March 3, 2011 at 8:36 pm |
  12. Ttata

    They should have fired all the gay priests and the Pope conspirator

    March 3, 2011 at 8:36 pm |
  13. markiejoe

    So what? The Bible is a flawed book, written by male human beings in another age, that is full of stuff and nonsense. So who cares how someone interprets what it says?

    March 3, 2011 at 8:35 pm |
  14. Hardrock

    Pretty weak reasoning. Thin on references. Makes a lot of unfounded assumptions. Identifies himself as a conservative right away with prejudiced conclusions.

    March 3, 2011 at 8:35 pm |
  15. theist7

    How does an atheist account for free will??? He cannot. From this view, we are mere robots dancing to our DNA. In that view, we are simply rocks bouncing off of our environment. But as for me, I know that I can think for myself...as for me, by God's grace I can go against my genetic makeup – mind over matter...spirit over body. It is foolish to see oneself as merely material. God is...and Christ is risen. What love for us to feast on!! ...Theist7 – You Tube...

    March 3, 2011 at 8:35 pm |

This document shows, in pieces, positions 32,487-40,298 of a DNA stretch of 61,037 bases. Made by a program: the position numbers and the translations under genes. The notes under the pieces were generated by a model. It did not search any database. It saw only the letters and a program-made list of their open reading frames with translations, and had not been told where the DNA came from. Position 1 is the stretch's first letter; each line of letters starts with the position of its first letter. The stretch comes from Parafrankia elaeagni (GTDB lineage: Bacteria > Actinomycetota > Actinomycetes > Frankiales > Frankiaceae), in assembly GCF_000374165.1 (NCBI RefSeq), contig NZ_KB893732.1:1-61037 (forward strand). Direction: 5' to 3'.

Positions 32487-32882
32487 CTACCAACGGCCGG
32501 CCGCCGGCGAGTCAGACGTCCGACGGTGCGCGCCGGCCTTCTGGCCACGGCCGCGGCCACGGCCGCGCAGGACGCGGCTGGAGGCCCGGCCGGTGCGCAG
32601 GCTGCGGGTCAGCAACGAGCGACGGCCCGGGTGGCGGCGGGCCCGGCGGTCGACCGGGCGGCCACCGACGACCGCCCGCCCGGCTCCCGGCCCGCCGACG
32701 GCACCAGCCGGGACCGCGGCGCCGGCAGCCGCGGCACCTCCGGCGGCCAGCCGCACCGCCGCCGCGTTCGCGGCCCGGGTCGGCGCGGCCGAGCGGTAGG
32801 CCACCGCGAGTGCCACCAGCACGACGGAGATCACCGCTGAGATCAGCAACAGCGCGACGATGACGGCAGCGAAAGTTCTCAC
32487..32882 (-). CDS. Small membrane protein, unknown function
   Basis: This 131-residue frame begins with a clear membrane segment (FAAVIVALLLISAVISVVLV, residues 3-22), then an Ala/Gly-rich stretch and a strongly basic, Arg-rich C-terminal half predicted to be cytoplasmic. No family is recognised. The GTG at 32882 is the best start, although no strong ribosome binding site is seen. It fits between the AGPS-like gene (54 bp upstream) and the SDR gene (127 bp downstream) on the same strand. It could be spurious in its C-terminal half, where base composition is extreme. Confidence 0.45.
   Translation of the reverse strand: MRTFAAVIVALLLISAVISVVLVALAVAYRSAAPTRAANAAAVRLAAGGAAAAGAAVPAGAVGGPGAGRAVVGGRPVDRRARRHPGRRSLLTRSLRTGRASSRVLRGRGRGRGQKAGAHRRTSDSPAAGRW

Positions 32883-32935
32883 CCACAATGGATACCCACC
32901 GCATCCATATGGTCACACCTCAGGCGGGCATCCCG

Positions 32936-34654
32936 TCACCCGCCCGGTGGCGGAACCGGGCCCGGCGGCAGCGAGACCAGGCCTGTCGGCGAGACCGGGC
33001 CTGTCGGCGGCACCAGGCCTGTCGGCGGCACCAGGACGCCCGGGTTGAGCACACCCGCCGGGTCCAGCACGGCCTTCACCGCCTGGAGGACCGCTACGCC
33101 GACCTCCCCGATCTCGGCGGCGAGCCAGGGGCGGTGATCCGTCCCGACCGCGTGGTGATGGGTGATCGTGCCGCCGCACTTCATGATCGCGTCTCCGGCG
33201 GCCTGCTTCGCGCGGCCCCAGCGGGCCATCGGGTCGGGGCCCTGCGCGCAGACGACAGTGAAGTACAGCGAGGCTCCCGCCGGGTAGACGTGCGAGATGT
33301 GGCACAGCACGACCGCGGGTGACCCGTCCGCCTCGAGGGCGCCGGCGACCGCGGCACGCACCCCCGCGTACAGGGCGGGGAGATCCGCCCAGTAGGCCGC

• Roger

      So, God creates everything including humans and grants them free will. And then He tells these free-willing people that if they don't do precisely what He wants (i.e. believe in Jesus) then they're condemned to Hell and everlasting punishment. Yeah, sound like a real nice God. I'd gladly give up my free will if it meant not going to Hell.

      March 3, 2011 at 8:40 pm |
    • L.T.

      To be truly human is to QUESTION. If we do not QUESTION, we are only animals.

      March 3, 2011 at 8:41 pm |
    • Greg

      You puked forth: "How does an atheist account for free will??? He cannot."
      Wrong, as in dead flat incorrect. Simply because you and other theistic zealots are mentally STUCK and are unable or unwilling to understand or accept any answer that involves facts, reason, logic or employs the scientific method does not invalidate an explanation devoid of your deity. You blurted out this gem: "From this view, we are mere robots dancing to our DNA. In that view, we are simply rocks bouncing off of our environment."
      What a wonderful demonstration of how mental conditioning can present in an otherwise healthy adult. Thank you!

      "...mind over matter...spirit over body. It is foolish to see oneself as merely material."